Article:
For two decades her work has moved–phrase by phrase, line by line, project by improbable project–in directions that a human brain would never naturally move.
—Sam Anderson, The New York Times Magazine

Anne Carson’s new work that reconsiders the stories of two iconic women—Marilyn Monroe and Helen of Troy—from their point of view

Available February 25, 2020

Norma Jeane Baker of Troy

Poetry by Anne Carson

Norma Jeane Baker of Troy is a meditation on the destabilizing and destructive power of beauty, drawing together Helen of Troy and Marilyn Monroe, twin avatars of female fascination separated by millennia but united in mythopoeic force. Norma Jeane Baker was staged in the spring of 2019 at The Shed’s Griffin Theater in New York, starring actor Ben Whishaw and soprano Renée Fleming and directed by Katie Mitchell.

Editions: PaperbackEbook

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Paperback (published February 25, 2020)

ISBN
9780811229364
Price US
12.95
Trim Size
4.5x7.25
Page Count
64

Ebook

ISBN
9780811229371

Anne Carson

Canadian poet, essayist and translator of Greek mythology

For two decades her work has moved–phrase by phrase, line by line, project by improbable project–in directions that a human brain would never naturally move.
—Sam Anderson, The New York Times Magazine
This book fuses poetry, fun Greek history lexicon lessons, Helen, and Marilyn. ‘War creates two categories of persons: those who outlive it and those who don't.//Both carry wounds.’ Delicious couplets. There are dancers who have internalized the music to such a high vibration that they no longer fit into a strict categorization for what they do. They weave with the music in an ancient alien way. Anne Carson brings intergalactic musical moves to the written page. ‘Hermione it’s me, hello hello hello hello hello.’ I dare you to get to that line and not ache. How does an artist write this way? Brilliance and cherries light her stage.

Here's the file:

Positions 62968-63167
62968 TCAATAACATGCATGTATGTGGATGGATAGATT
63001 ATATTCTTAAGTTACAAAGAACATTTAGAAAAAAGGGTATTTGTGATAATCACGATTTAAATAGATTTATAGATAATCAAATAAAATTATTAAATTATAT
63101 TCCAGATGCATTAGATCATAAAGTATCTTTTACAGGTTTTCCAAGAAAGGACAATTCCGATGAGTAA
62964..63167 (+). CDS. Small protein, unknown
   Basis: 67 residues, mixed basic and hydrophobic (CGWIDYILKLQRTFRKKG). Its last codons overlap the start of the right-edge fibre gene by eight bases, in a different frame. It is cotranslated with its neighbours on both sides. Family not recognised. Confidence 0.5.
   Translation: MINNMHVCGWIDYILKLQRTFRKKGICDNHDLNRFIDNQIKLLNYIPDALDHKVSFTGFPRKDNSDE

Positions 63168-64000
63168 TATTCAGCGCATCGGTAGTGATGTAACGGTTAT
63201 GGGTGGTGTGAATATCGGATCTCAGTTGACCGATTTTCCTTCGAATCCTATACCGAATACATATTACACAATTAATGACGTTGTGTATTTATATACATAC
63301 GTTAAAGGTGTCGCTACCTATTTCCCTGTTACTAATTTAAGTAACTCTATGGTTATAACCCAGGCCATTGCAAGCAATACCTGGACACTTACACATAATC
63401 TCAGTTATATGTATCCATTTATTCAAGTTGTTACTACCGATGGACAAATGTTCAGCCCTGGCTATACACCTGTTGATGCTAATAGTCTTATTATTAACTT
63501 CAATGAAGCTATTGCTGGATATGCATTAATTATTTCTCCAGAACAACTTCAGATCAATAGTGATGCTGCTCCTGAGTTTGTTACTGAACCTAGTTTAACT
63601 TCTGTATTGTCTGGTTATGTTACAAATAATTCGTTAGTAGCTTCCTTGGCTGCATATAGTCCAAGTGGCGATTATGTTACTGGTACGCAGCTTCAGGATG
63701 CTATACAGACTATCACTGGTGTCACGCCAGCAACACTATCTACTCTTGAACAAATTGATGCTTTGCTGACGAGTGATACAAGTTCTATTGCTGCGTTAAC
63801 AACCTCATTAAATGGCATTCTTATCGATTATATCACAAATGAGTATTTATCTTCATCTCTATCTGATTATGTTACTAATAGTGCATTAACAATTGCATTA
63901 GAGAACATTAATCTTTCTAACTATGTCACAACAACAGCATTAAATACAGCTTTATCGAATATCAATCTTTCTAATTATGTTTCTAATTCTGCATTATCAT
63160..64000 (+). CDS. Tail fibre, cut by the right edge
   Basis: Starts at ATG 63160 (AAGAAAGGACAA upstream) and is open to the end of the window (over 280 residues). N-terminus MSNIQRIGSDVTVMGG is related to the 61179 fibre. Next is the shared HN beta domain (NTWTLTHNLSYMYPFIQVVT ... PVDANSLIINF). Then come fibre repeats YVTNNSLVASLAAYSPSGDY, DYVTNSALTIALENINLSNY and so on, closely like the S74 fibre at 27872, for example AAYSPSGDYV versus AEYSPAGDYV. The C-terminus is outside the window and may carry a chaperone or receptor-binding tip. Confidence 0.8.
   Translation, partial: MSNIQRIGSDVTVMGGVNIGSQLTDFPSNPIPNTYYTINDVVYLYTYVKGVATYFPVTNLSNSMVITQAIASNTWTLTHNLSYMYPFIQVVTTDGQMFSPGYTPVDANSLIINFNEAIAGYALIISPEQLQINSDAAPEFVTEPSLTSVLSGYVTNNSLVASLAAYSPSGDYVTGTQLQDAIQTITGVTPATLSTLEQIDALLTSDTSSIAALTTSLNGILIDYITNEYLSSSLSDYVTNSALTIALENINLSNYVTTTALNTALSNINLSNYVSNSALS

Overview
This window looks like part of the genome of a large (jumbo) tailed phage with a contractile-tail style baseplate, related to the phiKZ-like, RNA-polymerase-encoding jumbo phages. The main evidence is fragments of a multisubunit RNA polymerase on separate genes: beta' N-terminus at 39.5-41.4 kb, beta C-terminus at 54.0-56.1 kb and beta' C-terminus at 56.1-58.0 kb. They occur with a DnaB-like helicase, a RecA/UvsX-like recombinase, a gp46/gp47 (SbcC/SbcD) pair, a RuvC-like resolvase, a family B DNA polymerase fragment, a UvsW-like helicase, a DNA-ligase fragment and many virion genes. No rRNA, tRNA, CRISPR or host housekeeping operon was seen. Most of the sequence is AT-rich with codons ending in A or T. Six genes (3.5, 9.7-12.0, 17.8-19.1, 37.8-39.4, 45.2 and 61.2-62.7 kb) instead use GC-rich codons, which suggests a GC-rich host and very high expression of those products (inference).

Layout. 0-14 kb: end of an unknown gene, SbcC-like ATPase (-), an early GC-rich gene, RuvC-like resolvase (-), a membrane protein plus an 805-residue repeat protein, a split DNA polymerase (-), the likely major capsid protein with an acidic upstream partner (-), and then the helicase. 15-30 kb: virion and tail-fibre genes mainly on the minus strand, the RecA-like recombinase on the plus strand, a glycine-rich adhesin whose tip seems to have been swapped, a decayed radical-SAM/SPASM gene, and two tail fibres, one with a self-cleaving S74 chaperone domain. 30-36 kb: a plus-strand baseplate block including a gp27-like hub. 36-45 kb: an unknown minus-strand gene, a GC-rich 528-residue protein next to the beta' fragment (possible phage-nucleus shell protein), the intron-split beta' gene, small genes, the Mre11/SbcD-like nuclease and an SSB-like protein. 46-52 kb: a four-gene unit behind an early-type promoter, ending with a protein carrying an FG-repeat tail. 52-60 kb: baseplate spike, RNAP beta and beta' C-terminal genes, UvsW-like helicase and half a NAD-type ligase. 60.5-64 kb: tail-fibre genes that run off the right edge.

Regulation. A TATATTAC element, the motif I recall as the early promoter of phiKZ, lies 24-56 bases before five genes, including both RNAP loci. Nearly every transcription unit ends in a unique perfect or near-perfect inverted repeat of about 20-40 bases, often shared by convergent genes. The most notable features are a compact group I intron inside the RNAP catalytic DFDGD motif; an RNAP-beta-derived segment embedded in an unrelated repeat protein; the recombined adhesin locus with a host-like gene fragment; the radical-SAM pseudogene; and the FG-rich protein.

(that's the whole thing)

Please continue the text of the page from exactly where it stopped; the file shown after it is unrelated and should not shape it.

—Young Eun Yook, Literati Bookstore
She reaches past the contemporary moment to craft her unique and universal voice, one that is both as ancient as Sappho and intimidatingly modern.
Washington Square News
There is a stark awareness nowadays that we need new ways of thinking about female icons like Helen or Marilyn Monroe, new ways to revolve the traditional male version of such events 360 degrees and find different, deeper sorrows there.
—Anne Carson
She is one of the few writers writing in English that I would read anything she wrote.
—Susan Sontag